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Leona Leoti Thorne


Leona Leoti Thorne was born in February 1859 in either Ohio or in Bourbon, Marshall County, IN, the daughter of Jacob and Amy (Minerd) Thorne.

She never married, but devoted her life to her profession of public education for more than half a century, inspiring a sense of wonder in the minds of thousands of Chicago schoolchildren.

As a young girl, Leona migrated with her parents and siblings to Chicago. She was educated at the Chicago Normal School, graduating in 1877.


The Windy City's bustling Haymarket Square


She was listed as a public school teacher in the federal censuses of 1900 and 1910, and as a public school principal in the census of 1920.

In 1880-1892, Leona lived at 4100 Ellis Avenue. Circa 1900 and 1910, she made her home with her mother on Vincennes Avenue in Chicago. She enjoyed writing letters to her half brother Corwin Tilbury in Pittsburgh and to her cousin Goldie Minerd in Indiana. Circa October 1931, when Goldie Minerd was living and working in Chicago, and wanting to visit the Thornes, Leona wrote: "It is not safe for you to come alone on the street cars after dark. You would have to change cars and that you cannot do with safety until you are better acquainted with the city and with the street car systems. It is so easy to take the wrong car and then all sorts of things can happen to a young girl in a large city..." 

Leona's work as an educator for the Chicago Board of Education spanned more than half of a century. Circa 1880, she taught at Cottage Grove School and in 1892-1894 at the J.R. Doolittle, Jr. School and in 1911 at the Ryder School. By 1915-1922, she had become principal of the Moseley School, located at 2348 Michigan Avenue in Chicago.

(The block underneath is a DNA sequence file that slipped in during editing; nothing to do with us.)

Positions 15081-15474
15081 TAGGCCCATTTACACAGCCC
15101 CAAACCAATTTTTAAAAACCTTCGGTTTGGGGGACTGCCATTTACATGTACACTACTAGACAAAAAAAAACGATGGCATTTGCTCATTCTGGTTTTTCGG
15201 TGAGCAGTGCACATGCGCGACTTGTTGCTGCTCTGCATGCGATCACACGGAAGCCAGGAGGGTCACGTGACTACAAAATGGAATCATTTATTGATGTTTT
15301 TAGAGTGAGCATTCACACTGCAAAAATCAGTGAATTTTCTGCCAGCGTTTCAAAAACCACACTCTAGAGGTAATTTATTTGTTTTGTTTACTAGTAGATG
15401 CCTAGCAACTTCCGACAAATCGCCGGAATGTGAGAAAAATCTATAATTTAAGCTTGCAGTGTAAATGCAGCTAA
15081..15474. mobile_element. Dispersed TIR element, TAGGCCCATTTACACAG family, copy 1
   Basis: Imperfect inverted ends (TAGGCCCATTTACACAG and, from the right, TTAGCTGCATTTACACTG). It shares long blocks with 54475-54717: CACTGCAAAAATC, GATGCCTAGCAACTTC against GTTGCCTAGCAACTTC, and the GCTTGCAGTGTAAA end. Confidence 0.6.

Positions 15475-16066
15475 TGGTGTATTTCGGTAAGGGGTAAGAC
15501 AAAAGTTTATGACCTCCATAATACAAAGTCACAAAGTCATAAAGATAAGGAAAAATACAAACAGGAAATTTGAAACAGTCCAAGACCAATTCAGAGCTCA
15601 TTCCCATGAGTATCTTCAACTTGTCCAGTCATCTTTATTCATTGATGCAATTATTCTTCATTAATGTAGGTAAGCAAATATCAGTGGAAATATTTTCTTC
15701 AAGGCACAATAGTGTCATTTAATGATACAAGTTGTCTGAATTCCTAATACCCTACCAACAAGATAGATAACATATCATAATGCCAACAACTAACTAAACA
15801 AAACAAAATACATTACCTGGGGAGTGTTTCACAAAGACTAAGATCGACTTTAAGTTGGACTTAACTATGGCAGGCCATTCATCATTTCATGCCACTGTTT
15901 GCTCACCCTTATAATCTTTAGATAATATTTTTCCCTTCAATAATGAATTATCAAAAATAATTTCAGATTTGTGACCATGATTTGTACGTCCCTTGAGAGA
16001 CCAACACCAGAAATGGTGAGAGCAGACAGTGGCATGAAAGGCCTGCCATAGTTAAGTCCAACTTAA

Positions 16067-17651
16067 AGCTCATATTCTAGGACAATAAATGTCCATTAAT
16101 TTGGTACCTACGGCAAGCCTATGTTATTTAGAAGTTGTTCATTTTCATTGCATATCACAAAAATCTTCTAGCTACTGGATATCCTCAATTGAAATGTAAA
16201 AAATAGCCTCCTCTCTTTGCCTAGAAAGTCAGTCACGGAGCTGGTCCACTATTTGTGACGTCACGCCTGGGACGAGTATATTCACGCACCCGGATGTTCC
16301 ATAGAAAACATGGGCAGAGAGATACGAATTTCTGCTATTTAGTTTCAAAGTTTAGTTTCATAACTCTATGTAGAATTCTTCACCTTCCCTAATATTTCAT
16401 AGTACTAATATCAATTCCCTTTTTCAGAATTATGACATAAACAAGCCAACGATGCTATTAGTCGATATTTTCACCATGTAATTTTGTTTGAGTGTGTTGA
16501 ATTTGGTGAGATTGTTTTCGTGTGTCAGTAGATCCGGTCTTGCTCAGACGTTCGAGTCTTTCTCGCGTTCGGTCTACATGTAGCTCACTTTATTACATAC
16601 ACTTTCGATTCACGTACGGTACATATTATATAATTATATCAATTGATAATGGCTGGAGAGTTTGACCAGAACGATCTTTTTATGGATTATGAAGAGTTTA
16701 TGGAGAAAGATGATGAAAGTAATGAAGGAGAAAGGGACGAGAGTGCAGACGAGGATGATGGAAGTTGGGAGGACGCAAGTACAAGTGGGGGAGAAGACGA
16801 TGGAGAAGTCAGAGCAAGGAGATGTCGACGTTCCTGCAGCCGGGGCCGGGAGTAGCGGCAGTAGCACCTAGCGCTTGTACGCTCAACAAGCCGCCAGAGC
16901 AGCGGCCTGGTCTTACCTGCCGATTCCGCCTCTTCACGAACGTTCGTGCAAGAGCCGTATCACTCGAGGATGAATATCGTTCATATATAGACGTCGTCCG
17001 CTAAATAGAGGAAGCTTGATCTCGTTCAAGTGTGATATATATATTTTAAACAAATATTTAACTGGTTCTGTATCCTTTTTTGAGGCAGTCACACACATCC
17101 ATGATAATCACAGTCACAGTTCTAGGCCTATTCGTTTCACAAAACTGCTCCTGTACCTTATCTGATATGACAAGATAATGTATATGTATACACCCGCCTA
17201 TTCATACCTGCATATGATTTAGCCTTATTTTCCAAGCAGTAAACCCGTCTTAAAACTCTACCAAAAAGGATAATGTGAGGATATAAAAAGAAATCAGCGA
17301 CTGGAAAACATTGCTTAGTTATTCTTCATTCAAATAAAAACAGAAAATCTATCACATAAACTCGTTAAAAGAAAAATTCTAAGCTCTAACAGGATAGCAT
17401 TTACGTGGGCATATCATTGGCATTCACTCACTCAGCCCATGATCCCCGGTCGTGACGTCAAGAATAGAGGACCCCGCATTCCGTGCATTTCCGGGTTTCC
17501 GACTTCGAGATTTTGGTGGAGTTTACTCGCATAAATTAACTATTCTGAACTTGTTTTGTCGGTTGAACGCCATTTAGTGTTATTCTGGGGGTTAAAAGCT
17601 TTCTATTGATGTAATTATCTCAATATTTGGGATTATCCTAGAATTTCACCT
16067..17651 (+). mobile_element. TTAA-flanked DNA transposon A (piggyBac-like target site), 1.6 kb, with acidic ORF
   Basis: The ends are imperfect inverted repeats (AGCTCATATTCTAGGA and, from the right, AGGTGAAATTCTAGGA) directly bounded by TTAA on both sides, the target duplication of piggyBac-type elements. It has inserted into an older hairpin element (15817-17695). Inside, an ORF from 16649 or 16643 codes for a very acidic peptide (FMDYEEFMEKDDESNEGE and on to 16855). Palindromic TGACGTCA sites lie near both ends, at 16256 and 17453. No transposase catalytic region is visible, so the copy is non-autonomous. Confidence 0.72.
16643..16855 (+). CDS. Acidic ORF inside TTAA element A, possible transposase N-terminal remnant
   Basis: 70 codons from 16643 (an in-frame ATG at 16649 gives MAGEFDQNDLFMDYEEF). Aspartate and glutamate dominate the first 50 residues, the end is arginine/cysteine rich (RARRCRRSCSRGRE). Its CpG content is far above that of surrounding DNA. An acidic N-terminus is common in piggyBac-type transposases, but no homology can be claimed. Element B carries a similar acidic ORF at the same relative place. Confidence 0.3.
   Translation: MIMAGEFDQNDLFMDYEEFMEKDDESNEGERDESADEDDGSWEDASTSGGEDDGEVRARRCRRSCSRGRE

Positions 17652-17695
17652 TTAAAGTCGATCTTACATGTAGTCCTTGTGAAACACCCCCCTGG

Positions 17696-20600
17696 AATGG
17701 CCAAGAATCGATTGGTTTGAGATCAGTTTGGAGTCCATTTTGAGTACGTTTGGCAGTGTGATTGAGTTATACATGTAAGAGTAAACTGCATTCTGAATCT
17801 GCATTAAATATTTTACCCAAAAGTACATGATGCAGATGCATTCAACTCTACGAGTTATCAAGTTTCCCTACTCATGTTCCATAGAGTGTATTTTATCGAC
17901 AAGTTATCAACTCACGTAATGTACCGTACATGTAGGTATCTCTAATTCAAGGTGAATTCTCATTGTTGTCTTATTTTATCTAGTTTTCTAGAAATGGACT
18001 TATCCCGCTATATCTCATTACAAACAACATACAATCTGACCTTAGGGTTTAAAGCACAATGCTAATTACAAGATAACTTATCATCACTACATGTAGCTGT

In a letter penned in July 1930, her half-brother Corwin Tilbury wrote: "Leona you know is not in school anymore. She was retired on age under the law in Illinois. After teaching 52 years, being forced to quit went mighty hard but I guess she is getting more used to the change now."

The Great Depression must have taken its toll on Leona, but it is not known to what extent. She wrote to cousin Goldie Minerd in February 1932 that "Chicago is still bankrupt - with a good share of the people out of work. And when they do work the pay is so small it can't be seen by the naked eye... There is a general movement here to delay the foreclosing of mortgages. If people can keep up the interest, the principal is allowed to run. That is a great help... If Roosevelt doesn't help things, I think we shall have to find a Mussolini somewhere." 

In a letter written in 1935, about a cousin's wedding, Leona said: "The observations of an 'old maid' - the disposition is about the most important item in a happy marriage." 

Circa 1935, Leona resided at 4531 Woodlawn Avenue in Chicago. Her brother Willis E. Thorne and sister Annette "Nettie" Blood are thought to have lived at the same address at that time. In the heart of the Great Depression, she drew her income from the rental properties she owned. A letter of hers' of that era stated: 

We are all praying for better times but where they are coming from nobody seems to know. Our apartments are all rented, but the rents are too low - to satisfy us. The renters probably think it's all right. You see it makes a difference "whose ox" is being gored.


Chicago Tribune obituary, 1948

In 1948, after the death of her half-brother Corwin, Leona learned that she was named in the will. Corwin's bequest was for her to receive 40 percent of the assets in his estate, which resulted in a payment to her of close to $3,000. At the time, she was still living at the Woodlawn Avenue address with her sister Nettie. 

Leona passed away at the age of 89 on Dec. 6, 1948, in Chicago. A short death notice was printed in the Chicago Tribune, stating that she had died "suddenly" and naming her sister "Annette T. Blood" and brother "Willis E. Thorne." The notice said her remains were resting in the chapel at 4327 Cottage Grove and that the funeral service would be private, instructing mourners to "Please omit flowers."

Her sister Nettie wrote a note to cousin Goldie Minerd the following month, saying: "Leona was not any sicker than she had been for some time but a slight stroke took her in a few days. Will has been so bad we have not dared tell him and the doctors say we must not... I don't see how I am going to live without her - we have never been separated - but I must, I presume."


Copyright 2002-2003, 2008, 2010, 2019 Mark A. Miner